I known there’ve been commercial free “closed-circuit” radio systems for putting music into public spaces, but I don’t know how well-established that is if it even continues to exist. I suspect the fellow at Muzak knew exactly what the competition was.

No matter, more fun here about what conveys a model and when code is a model of interest (if ever).

Since I bought an iPod, I find Muzak even more annoying - it’s competing with my choices.

dude, you have to synchronize the transferfunds method, or you’re in for a world of hurt… :slight_smile:

I love this post. Comparison to nothing IS always invalid. However, in the case of UML, the point is moot, because UML is so clunky is is not even better than nothing.

Go analogue!!

Good post. The world is never black and white. But people trying to make an argument for or against something always try to distill it into an either/or choice which is NEVER valid. It’s one of my many pet peeves.

I agree with you, of course, but the first two comparisons for modelling not in UML aren’t truely accurate. I think a lot of people model UML(lite) in their head, and the UML can certainly be used with sketches. It doesn’t need Rose/Visio/Whatever to generate.

I think a lot of people use parts of the UML (class diagrams, … OK, that’s about it), but using the full UML is too labour intensive. Class diagrams and some sort of mutual team shorthand are the more frequently used alternatives from what I’ve seen. For all their nonstandardization (or perhaps because of), people find them more useful.

Oh, I forgot to add: I’m not entirely sure what you mean by “code is a perfectly reasonable place to model”. The VS class designer isn’t (IMO) code, but model. Do you mean some sort of two-way visualization of code into model? If that’s the case, I agree with you, if you mean modelling using C# or VB (or whatever) syntax, I gotta say, “Hunh?”

I think UML is a tool, but it ones of those specialized, expensive tools that sit in the toolbox for long periods of times between jobs.

Flowcharts, schemas, and other types of diagramming/modelling are the wrenches of design: they get used in every oil change, tune-up, and engine rebuild. UML is like the engine hoist: it’s an extremely important tool for an extremely hard job. You don’t need to break out the engine hoist for an oil change, but you couldn’t take out/put back an engine with just a wrench.

Only working on small projects, I’ve not had a great need for UML style diagrams to plan. And I’ve found it difficult to design my code in the Class Designer as I like to get a bit more personal with the code. However, I have found the results of the Class Designer invaluable in explaining my code to others. Firstly it provides a quicker visual overview, and then I can elaborate further without having to walk my way through the masses of code. This also means it’s language indipendant, and I can explain things to my Java loving teacher without him having to try and filter out the code to get an idea of what the classes, properties and functions are.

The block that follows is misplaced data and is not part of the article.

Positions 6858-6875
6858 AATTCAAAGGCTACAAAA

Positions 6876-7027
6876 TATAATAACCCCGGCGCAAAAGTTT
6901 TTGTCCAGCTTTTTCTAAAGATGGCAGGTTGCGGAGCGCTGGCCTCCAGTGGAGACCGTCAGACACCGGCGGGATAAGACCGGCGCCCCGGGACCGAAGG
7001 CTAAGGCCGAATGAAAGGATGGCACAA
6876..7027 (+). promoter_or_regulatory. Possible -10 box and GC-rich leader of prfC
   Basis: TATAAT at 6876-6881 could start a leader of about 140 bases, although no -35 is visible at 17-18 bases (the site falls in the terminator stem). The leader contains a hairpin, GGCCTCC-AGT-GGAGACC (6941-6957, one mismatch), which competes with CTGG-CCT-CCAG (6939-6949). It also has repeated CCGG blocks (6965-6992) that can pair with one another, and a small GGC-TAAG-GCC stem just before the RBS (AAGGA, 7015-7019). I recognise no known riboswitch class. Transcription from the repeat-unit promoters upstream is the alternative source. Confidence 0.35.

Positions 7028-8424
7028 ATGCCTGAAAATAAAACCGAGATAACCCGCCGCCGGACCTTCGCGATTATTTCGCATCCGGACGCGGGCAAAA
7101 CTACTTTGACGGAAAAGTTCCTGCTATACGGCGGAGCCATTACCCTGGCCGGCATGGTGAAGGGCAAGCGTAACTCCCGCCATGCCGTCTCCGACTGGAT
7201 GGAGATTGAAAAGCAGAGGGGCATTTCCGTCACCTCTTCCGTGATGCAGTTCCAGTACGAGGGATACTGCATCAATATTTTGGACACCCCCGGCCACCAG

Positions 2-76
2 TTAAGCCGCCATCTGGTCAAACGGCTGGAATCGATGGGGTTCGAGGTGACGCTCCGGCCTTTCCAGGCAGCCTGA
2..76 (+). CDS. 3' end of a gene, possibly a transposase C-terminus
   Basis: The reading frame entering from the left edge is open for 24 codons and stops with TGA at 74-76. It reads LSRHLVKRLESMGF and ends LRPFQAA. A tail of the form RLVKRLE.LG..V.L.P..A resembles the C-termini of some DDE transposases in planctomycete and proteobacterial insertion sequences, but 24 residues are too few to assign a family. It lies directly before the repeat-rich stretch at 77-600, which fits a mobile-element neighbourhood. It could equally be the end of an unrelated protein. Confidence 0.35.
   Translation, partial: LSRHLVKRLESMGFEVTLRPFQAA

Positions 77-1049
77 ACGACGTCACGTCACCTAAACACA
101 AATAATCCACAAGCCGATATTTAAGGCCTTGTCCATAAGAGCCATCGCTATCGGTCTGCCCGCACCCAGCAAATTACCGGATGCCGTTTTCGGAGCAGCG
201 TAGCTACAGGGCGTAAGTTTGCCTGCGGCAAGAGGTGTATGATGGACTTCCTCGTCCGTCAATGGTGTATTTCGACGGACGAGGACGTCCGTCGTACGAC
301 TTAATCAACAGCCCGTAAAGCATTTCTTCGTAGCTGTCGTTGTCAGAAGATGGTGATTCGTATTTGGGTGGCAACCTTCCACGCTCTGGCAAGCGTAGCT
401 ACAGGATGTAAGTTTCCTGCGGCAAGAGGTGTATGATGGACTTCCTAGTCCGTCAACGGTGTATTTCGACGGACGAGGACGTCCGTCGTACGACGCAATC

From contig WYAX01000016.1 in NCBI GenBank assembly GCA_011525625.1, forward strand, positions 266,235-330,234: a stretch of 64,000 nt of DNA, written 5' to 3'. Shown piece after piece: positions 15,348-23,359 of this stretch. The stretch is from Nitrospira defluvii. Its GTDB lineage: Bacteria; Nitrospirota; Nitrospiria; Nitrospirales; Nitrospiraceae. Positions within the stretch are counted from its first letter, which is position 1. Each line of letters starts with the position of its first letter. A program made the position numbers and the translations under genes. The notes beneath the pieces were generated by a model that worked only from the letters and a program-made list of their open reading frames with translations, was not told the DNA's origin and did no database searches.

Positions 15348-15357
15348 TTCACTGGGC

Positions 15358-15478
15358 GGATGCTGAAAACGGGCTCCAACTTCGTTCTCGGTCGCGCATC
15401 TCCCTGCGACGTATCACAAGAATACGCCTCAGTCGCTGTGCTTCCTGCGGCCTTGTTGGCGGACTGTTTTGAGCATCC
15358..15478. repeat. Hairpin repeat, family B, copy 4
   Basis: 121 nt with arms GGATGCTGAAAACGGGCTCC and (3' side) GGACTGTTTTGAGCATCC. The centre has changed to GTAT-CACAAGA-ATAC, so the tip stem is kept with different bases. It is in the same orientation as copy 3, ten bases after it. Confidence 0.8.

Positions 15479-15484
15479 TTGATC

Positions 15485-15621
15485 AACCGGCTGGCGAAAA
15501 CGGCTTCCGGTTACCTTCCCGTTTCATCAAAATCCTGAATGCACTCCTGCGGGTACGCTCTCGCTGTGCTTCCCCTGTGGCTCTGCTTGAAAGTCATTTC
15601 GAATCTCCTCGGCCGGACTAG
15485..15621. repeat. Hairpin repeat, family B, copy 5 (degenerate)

I don’t mean to be rude here, but I think you missed an important point. The entire IT industry is literally competing, as well as each other, with nothing.
For example, the competition between, say, a VOIP product and ‘nothing’ is a question of whether it is cheaper to outlay money on building an IT-based solution and walking over to the person with whom you wish to communicate and talking to them face to face.
The competition between a dozen electronic database systems must also take place in the presence of a background competition - buying a larger filing cabinet.
There is, to some extent, a failure to recognise that not every problem really needs a solution, in the sense that we tend to think of it. Y’all must surely understand what Mazlow said about hammers and nails, right?

“In my opinion, code is a perfectly reasonable place to model.”

If using a relatively high level language, I would go further and say its the best place to model. Your example is telling. Why is the pretty picture with gradient shading, rounded corners, drop shadows and a little show/hide gizmo better then the actual source? Does it tell me more? No. Does it simplify the problem? Not really. If I collapse the implementation sections of each method, I arrive at two views that are quite similar. I also don’t understand the relation between Account and InsufficientFundsException in the model view while its clear in the code view.

I think the code will always be more flexible, more current, more portable, i.e. more useful. How many people really find it better to design their classes in a modeling tool, then emit code stubs and work from there? And if you are going the other way - from code to a model - why?

Here’s my first iteration of the model for your example in C# (or C++ or Java):
// Account
// Balance
// MinimumBalance

And here it is in Python (or Perl or bash):




(you get the point)

I just think its one of these ideas from academia that never really solved a problem (except maybe filling contractual requirements) that some people just don’t want to let die.

Show me the UML diagrams for any visible software project? Linux? Apache? Perl? Mono? In my days at Microsoft, I don’t recall ever seeing any. (They probably existed on some projects but I never saw them used as the points of discussion between engineers on the team).

Back on topic, I agree that comparing something to nothing is pointless so I don’t know how to answer.

What I want to know is why doesn’t the Withdraw method throw an InsufficientFundsException? It should be there - not in TransferFunds. Wouldn’t catch that in the model, eh?